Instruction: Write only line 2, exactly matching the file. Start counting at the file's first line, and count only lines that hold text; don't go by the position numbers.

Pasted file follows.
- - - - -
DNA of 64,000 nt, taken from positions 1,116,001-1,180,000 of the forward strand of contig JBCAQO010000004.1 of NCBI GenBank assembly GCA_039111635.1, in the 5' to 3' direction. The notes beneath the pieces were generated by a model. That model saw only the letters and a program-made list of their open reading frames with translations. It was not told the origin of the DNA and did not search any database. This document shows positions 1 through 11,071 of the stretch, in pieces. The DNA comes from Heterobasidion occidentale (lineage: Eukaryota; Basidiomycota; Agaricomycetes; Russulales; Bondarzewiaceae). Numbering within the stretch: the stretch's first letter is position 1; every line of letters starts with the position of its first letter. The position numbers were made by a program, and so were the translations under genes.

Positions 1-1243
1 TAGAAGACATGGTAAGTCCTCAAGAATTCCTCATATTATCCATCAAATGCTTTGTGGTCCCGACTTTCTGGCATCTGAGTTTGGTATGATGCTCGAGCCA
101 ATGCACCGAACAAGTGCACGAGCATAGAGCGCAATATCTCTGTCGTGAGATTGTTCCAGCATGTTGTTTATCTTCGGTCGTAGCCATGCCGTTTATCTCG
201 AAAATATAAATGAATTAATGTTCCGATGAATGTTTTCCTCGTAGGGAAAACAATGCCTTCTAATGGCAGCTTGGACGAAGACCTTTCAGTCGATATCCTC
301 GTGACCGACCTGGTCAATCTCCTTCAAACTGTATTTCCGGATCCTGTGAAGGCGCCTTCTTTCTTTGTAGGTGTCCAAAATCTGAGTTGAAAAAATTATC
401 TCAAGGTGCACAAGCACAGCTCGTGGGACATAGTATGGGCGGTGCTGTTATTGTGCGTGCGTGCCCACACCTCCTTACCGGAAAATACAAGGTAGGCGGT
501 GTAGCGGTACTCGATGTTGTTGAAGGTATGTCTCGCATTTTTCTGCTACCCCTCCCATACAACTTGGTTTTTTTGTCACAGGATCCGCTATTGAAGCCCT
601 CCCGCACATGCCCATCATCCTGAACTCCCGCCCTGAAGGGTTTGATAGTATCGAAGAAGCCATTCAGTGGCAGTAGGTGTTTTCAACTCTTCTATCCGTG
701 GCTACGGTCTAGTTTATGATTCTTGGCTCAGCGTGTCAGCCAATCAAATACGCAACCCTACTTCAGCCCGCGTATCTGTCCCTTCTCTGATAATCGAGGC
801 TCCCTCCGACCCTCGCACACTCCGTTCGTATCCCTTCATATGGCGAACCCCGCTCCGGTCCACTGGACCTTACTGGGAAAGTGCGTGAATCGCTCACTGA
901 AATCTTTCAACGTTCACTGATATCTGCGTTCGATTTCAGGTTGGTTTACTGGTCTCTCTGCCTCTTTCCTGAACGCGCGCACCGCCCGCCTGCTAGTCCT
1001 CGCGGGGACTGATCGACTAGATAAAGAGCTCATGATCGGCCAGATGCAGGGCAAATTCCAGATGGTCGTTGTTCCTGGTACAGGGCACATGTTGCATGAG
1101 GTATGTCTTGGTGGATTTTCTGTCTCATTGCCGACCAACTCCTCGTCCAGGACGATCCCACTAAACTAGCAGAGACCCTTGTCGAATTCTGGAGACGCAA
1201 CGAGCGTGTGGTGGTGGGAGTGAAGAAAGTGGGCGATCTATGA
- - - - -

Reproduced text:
Positions 1-1243